Sunday, April 26, 2009

Phuket Plan Will 'Legalise' 100,000 Burmese

By Chutima Sidasathian and Alan Morison
Sunday, April 26, 2009
A SO-CALLED ''working visa'' is to be established for up to 100,000 illegal and legal Burmese under a plan to control labor numbers on Phuket.

The idea, already being termed the ''Phuket model,'' will enable Burmese to register and be given an ID from local administrators at Provincial Hall.

Employers will be responsible for making sure their workers go to be fingerprinted and photographed as part of the ID process.

The decision to introduce the new system appears to be a breakthrough that could reduce the need for illicit labor on Phuket, and possibly also minimise human trafficking.

The Burmese workers will have to have health checks, and make social security and health contributions at a higher rate than Thais.

Burmese illegals have always been seen as a drain on the Thai system. On Phuket, Burmese workers are obliged to obey an 8pm curfew and forbidden from using mobile telephones or motorcycles.

Construction company bosses have been urging the change because their needs have not been diminished by the world economic downturn.

Phuket Governor Wichai Praisa-Nob has given his approval to the ''working visa'' idea and says the problem had been a big one for Phuket.

The process was a kind of ''pardon'' for the construction and fishing industries, and it could bring huge change, he said.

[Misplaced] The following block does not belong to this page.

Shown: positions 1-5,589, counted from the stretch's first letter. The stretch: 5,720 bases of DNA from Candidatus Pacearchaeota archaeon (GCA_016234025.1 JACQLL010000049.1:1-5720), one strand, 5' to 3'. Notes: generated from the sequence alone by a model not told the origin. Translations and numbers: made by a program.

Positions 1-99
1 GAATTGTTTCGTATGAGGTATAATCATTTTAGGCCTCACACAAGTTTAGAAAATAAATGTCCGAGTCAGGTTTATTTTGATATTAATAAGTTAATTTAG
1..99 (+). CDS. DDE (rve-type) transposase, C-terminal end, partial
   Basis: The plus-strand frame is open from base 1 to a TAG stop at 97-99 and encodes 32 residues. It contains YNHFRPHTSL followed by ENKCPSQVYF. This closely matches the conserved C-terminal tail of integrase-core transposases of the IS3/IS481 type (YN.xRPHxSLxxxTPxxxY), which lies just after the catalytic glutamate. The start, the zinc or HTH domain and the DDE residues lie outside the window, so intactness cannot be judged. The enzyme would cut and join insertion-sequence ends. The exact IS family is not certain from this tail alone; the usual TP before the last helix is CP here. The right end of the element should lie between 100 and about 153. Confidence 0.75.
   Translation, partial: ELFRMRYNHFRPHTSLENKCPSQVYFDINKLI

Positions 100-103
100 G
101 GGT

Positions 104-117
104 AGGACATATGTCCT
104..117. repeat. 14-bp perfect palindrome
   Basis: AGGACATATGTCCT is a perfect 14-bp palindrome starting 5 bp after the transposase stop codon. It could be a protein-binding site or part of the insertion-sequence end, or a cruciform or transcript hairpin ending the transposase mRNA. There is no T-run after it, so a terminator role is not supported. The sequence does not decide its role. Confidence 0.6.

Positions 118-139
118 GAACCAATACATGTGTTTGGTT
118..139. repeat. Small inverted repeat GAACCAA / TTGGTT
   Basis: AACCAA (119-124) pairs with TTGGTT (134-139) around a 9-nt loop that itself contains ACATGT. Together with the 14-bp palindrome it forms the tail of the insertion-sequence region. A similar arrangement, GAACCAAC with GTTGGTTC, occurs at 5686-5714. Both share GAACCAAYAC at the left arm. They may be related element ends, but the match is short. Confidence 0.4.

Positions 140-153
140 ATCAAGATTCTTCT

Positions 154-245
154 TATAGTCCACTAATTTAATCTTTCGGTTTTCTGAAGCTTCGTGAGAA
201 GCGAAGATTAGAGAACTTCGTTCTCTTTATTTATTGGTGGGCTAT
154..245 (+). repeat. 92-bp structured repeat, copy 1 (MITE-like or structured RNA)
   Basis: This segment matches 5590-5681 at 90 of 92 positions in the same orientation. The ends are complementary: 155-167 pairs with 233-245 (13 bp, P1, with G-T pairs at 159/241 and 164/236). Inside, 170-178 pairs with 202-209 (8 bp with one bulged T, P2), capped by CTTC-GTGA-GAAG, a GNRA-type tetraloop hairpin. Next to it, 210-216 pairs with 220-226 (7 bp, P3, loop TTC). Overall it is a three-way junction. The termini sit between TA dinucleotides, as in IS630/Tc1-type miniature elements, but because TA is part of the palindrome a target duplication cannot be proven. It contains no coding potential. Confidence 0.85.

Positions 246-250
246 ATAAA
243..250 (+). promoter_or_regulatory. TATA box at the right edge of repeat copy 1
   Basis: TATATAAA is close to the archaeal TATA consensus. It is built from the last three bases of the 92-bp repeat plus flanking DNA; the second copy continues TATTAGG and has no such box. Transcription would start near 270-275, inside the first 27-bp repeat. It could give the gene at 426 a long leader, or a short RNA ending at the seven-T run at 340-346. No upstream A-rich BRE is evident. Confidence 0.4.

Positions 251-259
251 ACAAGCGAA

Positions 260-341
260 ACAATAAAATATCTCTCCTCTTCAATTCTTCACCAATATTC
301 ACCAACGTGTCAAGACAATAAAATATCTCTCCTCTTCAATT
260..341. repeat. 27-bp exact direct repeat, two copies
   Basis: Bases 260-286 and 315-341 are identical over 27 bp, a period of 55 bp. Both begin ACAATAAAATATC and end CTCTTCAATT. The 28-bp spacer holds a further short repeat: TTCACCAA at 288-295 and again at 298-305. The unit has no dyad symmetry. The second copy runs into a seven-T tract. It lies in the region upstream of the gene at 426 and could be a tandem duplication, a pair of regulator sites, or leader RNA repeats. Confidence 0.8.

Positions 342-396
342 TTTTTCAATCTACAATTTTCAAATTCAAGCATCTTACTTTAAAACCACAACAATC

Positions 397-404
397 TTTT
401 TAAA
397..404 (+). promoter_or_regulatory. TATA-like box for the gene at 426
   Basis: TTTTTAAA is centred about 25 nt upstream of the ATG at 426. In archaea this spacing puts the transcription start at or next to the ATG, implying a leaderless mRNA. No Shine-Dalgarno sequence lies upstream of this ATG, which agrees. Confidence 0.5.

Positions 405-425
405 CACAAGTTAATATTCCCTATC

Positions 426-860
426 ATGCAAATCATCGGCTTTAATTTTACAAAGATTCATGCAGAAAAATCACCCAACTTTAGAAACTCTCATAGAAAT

Once the national government approves the ''working visa'' Phuket model in a Cabinet meeting, it will become the first of its kind in Thailand.

Last week a 25-member investigating Labor Commission, headed by Phuket MP Laywat Areerob, heard about the problems of Phuket in meetings at Provincial Hall.

A decision to rapidly implement the concept to meet the island's needs quickly emerged.

At present, 29,000 registered Burmese work on the island under a quota system that has been criticised for years as inadequate.

Construction companies have made the point that they keep illegal Burmese workers in small camps of up to 30 families, so that if discovered, their labor losses and fines are minimised.

It would be more effective for administration and health to have the workers in larger camps, the official inquiry was told last week.

A form of temporary work-based ID for Burmese has been in use in the northern border town of Ranong, capital of the province of the same name.

There, the Burmese population is of such a size that local supermarkets have signage in Thai, English and Burmese. Burmese even run their own underground schools.

At this stage, the ''working visa'' concept will only apply to the construction and fishing industries, and a date for its introduction depends on a Cabinet decision.

The plight of illegal Burmese and Rohingya boat people has received attention since the suffocation of 54 Burmese in a container truck in April last year and reports in January of brutal ''push-backs'' from Thailand in which hundreds died.

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